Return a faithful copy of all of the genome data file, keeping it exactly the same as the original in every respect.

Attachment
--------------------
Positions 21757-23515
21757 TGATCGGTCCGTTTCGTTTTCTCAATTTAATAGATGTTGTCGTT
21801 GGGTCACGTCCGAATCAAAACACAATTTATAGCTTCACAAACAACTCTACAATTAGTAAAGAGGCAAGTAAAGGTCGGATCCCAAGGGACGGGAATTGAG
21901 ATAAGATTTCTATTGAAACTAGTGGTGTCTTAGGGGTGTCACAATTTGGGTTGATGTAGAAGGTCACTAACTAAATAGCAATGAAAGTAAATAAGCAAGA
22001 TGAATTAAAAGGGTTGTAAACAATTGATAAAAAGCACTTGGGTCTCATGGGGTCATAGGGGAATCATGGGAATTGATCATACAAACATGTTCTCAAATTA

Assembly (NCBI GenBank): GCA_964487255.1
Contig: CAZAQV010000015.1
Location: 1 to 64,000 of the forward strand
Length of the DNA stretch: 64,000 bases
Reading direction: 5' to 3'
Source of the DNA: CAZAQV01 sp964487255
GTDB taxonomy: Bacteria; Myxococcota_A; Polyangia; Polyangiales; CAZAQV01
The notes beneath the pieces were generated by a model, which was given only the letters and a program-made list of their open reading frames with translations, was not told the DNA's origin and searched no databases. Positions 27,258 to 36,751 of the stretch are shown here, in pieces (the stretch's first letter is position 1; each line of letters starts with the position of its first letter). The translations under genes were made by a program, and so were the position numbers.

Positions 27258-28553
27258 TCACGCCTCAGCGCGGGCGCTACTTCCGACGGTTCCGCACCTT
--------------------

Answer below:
Positions 21757-23515
21757 TGATCGGTCCGTTTCGTTTTCTCAATTTAATAGATGTTGTCGTT
21801 GGGTCACGTCCGAATCAAAACACAATTTATAGCTTCACAAACAACTCTACAATTAGTAAAGAGGCAAGTAAAGGTCGGATCCCAAGGGACGGGAATTGAG
21901 ATAAGATTTCTATTGAAACTAGTGGTGTCTTAGGGGTGTCACAATTTGGGTTGATGTAGAAGGTCACTAACTAAATAGCAATGAAAGTAAATAAGCAAGA
22001 TGAATTAAAAGGGTTGTAAACAATTGATAAAAAGCACTTGGGTCTCATGGGGTCATAGGGGAATCATGGGAATTGATCATACAAACATGTTCTCAAATTA

Assembly (NCBI GenBank): GCA_964487255.1
Contig: CAZAQV010000015.1
Location: 1 to 64,000 of the forward strand
Length of the DNA stretch: 64,000 bases
Reading direction: 5' to 3'
Source of the DNA: CAZAQV01 sp964487255
GTDB taxonomy: Bacteria; Myxococcota_A; Polyangia; Polyangiales; CAZAQV01
The notes beneath the pieces were generated by a model, which was given only the letters and a program-made list of their open reading frames with translations, was not told the DNA's origin and searched no databases. Positions 27,258 to 36,751 of the stretch are shown here, in pieces (the stretch's first letter is position 1; each line of letters starts with the position of its first letter). The translations under genes were made by a program, and so were the position numbers.

Positions 27258-28553
27258 TCACGCCTCAGCGCGGGCGCTACTTCCGACGGTTCCGCACCTT